Call for more certainty over business rate provisions

2 May 18

Whitehall must provide certainty for councils to stop changes to business rates costing them ‘considerable sums’, according to local government groups.

CIPFA and the Local Government Association have expressed concern that the move to value properties every three years rather than five could result in more business rate appeals.

They spoke to PF after a letter emerged in April suggesting the government had u-turned on a promise to compensate councils for loss of income due to the reversal of the so-called ‘staircase tax’.

This is where businesses occupying more than one floor with stairs between were taxed for the separate levels as if they were different buildings.

Reversing this will mean councils are collecting less in business rates.

Chancellor Philip Hammond promised to reduce the valuations cycle in last year’s autumn Budget and in March brought the next valuation ahead a year to 2021.

Jo Pitt, CIPFA’s local government policy advisor, said appeals can cost councils “considerable amounts” and “takes money out of the system for public services”.

She said it was also possible the number of appeals could go down, since a ‘check and challenge’ system was introduced in April 2017, whereby companies have to provide evidence for an appeal.

But she said the big issue for councils was uncertainty. “If you don’t know exact figures it’s harder to budget,” Pitt said.

The Local Government Association said the number of appeals was likely to go up, as they could be made more often.

“More than a million businesses have challenged their bill since 2010 and hundreds of thousands of appeals are yet to be decided,” the association told PF.

When councils can collect 75% of business rate income by 2021, they will have to bear more of the cost of refunds, the LGA noted.

“A transparent and fair system of valuation and appeals is vital to provide greater certainty of cost,” the LGA said. It suggested imposing a deadline on businesses putting in an appeal.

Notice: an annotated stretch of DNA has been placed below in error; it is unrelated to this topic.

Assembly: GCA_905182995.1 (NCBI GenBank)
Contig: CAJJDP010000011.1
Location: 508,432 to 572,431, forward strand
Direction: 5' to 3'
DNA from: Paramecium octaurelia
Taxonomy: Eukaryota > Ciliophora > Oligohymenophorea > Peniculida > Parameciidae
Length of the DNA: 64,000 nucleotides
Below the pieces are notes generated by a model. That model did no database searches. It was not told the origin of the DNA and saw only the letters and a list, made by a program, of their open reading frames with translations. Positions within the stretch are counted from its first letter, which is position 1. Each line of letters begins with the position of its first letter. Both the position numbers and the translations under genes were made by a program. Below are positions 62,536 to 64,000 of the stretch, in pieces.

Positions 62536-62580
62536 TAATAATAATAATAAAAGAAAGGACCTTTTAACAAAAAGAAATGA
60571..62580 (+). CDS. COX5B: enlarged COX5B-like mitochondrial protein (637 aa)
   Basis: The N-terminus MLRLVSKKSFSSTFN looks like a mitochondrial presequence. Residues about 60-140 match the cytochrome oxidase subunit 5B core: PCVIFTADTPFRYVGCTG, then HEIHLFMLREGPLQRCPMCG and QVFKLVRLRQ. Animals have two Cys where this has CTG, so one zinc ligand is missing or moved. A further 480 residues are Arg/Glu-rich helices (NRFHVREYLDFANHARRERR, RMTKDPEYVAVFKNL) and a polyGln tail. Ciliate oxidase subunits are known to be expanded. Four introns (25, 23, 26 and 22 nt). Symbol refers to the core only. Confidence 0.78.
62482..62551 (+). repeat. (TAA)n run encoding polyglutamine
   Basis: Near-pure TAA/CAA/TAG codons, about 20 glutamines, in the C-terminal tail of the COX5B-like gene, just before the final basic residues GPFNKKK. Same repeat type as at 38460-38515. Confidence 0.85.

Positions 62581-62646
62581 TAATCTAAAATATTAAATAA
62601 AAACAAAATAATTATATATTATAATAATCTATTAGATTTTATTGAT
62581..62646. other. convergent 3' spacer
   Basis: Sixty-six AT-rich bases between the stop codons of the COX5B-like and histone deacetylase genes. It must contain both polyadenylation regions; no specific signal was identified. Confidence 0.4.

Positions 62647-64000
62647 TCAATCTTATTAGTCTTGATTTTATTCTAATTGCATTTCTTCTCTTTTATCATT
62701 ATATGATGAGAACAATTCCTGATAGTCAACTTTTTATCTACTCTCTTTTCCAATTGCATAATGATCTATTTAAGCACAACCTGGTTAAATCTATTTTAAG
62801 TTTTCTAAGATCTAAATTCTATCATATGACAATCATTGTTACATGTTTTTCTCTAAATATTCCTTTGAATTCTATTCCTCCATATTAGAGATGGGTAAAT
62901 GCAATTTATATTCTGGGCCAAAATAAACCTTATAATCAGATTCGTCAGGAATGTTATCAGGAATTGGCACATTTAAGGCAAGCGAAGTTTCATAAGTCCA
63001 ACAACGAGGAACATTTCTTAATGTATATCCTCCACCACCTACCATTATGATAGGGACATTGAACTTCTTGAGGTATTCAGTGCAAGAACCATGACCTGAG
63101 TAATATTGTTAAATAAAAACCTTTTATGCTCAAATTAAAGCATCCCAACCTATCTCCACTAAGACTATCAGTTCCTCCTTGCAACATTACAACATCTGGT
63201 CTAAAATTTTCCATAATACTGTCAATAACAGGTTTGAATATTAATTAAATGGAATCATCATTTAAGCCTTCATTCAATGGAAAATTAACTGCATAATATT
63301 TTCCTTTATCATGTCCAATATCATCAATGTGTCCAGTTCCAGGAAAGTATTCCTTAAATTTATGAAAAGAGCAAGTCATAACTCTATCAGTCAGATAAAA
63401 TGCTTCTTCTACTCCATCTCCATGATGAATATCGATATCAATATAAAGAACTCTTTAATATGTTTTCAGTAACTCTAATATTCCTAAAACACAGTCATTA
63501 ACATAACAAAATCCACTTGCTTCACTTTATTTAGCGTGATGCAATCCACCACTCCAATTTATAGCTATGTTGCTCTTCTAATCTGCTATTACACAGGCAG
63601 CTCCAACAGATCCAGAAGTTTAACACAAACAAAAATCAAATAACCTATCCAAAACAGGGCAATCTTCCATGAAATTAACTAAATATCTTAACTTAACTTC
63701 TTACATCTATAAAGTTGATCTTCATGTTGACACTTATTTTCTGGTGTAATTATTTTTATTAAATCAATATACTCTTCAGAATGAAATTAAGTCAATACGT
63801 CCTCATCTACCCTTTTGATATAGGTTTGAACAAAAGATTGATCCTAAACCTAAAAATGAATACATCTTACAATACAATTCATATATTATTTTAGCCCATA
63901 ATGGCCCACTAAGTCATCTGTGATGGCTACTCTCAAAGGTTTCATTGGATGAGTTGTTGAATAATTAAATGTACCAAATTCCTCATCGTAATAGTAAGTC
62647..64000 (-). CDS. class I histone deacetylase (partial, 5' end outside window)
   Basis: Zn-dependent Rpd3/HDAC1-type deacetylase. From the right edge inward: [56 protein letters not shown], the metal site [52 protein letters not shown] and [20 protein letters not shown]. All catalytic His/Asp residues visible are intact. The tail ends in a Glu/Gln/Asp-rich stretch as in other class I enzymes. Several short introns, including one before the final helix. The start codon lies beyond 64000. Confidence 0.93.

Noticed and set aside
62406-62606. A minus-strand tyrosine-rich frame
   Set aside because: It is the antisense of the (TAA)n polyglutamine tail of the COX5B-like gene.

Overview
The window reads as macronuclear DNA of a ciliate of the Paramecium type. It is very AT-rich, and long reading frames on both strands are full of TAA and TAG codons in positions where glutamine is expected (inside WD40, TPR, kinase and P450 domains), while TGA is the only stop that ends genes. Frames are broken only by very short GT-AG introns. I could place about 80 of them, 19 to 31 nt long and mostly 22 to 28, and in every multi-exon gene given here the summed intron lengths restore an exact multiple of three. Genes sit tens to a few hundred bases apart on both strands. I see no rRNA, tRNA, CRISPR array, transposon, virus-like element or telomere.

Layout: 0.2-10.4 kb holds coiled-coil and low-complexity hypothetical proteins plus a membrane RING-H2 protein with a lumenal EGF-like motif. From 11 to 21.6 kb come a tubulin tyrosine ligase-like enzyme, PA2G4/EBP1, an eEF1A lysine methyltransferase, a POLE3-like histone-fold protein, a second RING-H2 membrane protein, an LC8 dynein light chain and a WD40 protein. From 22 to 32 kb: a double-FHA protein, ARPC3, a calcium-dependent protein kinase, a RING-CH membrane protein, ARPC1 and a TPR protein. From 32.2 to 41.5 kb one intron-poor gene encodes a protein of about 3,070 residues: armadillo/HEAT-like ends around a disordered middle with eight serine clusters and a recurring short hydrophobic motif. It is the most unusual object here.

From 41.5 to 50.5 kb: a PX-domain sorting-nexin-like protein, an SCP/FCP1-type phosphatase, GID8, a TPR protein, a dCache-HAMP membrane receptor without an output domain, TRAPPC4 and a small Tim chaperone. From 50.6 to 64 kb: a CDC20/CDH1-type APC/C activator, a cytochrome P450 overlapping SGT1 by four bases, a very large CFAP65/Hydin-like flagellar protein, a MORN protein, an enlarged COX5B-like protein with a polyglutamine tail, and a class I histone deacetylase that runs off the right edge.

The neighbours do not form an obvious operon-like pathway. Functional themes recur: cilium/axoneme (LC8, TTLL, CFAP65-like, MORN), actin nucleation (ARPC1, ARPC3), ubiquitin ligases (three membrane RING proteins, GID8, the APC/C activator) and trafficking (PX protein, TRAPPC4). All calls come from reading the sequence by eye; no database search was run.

David Phillips, associate director at the Institute for Fiscal Studies, believed the number of appeals could drop because there are likely to be smaller changes in valuations over three-year rather than five-year cycles.

He suggested: “A centralised provision for appeals would be fairer because the councils are currently paying for appeals on valuations that are not under their control”.

There were 1,210 valuation appeals between 1 April and 31 December last year, according to government figures – a 99.3% drop in challenges in the same period after the last system change to limit appeals took effect in 2010.

A Ministry of Housing and Local Government spokesperson told PF: “The new [check and challenge] appeals system is designed to make the process of challenging business rates more structured, transparent and efficient which will help to manage the impact of more frequent revaluations.”

They added: “It is right that people have the ability to challenge their valuations. The ministry is working closely with local government to consider how the effects of these are best managed across the sector as we move towards 75% rate retention.”

Did you enjoy this article?